Purdue Pharma could become a public trust funded by OxyContin sales as part of a massive settlement over its role in the opioid epidemic, but some prosecutors and health advocates are skeptical of the idea of relying on profits from the drug that contributed to the crisis.
Purdue, commonly blamed as a major contributor to the opioid epidemic, reportedly could be reorganized through bankruptcy to become a public beneficiary trust, which would give all OxyContin profits to cities, counties, and states and distribute opioid abuse treatments for free.
However, the trust would be dependent on keeping OxyContin profits up, a prospect causing queasiness among some public health advocates.
Scott Britton, assistant director of the Public Children Services Association of Ohio, said the counties hardest hit by an overflow of Purdue’s drugs should be awarded the settlement money through something akin to a public trust, but he has misgivings about replenishing the fund with OxyContin profits.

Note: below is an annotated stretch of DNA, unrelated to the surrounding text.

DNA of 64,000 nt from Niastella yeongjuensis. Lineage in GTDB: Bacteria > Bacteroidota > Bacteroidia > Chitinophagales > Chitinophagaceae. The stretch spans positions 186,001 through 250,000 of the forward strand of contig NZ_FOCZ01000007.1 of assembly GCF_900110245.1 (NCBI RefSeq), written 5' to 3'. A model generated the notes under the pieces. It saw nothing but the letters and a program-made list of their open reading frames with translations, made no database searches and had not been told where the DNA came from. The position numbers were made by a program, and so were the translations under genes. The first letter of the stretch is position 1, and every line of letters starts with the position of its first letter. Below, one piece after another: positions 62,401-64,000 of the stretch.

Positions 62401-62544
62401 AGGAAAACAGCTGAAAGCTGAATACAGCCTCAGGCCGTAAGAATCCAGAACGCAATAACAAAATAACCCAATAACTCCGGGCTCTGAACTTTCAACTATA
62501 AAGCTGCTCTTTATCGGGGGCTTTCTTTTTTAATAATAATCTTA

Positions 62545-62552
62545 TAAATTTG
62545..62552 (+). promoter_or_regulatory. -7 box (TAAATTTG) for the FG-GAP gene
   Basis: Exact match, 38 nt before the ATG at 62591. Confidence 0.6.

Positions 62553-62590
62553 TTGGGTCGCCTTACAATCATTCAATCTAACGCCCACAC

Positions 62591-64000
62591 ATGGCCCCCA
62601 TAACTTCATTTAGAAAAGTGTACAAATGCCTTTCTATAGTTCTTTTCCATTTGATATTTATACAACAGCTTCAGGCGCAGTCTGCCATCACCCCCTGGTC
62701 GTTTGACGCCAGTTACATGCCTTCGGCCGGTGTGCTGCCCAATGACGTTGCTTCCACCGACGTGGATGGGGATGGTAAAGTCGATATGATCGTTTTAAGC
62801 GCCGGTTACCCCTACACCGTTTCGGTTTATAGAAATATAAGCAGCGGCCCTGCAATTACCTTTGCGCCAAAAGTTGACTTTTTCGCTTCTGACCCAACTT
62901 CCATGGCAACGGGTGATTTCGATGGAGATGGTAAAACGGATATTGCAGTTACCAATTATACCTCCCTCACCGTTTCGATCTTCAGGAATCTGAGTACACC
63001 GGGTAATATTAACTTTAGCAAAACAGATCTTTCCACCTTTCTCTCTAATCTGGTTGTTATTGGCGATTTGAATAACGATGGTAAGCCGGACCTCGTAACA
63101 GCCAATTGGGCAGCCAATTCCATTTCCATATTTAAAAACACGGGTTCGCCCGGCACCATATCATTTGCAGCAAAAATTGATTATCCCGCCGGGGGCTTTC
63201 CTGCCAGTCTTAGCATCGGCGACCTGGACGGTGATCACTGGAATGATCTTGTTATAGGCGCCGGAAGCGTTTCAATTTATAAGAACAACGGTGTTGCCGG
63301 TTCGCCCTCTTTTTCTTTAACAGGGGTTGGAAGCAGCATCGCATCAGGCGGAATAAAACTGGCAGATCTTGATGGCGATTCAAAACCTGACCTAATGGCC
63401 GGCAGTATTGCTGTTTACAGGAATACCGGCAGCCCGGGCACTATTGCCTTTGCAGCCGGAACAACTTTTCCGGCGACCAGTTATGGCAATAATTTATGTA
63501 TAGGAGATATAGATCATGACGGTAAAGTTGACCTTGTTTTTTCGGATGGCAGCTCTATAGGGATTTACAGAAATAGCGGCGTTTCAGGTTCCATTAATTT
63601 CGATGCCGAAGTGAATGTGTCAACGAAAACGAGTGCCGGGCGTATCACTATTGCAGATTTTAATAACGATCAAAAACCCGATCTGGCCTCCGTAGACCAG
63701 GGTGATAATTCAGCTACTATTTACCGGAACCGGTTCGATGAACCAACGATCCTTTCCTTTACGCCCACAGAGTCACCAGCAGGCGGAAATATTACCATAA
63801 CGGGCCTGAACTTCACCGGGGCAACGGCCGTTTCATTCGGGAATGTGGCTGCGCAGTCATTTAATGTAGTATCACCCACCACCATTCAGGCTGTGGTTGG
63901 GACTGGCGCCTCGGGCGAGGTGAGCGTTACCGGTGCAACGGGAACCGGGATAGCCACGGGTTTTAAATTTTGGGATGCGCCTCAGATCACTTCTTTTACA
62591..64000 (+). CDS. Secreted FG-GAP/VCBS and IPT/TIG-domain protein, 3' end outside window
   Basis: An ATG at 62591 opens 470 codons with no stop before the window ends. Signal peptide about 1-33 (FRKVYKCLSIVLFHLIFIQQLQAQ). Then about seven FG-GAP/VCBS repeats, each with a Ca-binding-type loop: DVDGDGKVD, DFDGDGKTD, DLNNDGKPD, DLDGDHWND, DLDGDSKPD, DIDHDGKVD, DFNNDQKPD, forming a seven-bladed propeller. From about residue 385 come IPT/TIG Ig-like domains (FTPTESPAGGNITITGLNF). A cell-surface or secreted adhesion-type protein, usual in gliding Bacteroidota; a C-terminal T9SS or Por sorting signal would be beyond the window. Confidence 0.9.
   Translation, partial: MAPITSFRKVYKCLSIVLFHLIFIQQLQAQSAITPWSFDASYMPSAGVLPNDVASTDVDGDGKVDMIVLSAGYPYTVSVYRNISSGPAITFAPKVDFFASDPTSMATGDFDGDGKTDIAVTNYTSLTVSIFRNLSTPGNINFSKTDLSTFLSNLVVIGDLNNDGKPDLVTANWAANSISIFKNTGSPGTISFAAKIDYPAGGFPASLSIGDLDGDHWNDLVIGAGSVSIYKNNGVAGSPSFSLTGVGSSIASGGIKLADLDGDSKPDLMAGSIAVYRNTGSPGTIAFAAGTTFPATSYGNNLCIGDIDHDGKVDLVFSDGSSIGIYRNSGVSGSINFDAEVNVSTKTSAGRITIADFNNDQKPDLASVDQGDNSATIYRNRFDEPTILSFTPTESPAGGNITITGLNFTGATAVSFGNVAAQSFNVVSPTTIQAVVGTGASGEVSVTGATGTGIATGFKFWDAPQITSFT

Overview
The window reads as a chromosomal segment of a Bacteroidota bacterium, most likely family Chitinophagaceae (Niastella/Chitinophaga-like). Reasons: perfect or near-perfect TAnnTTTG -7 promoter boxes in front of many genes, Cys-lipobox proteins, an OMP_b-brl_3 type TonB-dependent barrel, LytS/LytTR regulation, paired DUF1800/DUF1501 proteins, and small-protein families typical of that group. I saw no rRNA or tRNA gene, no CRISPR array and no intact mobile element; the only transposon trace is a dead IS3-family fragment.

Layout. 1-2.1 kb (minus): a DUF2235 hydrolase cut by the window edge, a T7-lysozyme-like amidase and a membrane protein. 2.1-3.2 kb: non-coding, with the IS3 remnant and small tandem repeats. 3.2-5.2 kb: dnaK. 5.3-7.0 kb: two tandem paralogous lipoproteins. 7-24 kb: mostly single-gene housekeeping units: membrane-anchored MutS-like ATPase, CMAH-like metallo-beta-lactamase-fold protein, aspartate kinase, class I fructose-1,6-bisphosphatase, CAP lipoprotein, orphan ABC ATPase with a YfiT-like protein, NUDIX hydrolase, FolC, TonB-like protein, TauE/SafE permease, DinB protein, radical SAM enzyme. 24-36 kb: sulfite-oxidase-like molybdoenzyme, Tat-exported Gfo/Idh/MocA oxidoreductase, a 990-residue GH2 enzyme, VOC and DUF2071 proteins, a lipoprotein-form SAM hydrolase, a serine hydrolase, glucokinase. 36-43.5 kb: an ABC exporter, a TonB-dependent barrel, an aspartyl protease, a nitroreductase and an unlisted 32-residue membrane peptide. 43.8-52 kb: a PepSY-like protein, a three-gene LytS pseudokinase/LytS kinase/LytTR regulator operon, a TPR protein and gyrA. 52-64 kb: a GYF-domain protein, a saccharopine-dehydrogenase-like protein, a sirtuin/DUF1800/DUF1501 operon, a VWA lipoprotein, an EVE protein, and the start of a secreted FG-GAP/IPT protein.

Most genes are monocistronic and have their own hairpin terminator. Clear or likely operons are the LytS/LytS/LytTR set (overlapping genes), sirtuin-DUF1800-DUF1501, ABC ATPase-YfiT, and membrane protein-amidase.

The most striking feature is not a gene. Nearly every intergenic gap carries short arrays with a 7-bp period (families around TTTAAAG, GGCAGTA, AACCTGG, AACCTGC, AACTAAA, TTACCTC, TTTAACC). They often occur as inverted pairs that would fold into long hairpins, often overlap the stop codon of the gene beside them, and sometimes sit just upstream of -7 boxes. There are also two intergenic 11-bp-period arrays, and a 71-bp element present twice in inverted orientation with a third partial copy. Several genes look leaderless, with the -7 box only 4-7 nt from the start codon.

“It’s concerning that the drug we know can get someone addicted to at the prescription stage and go on to procure illegal heroin will still be [on the market] … that’s a really dangerous combination,” Britton told the Washington Examiner. “We have a lot of work to do and I don’t know if more medication is the answer.”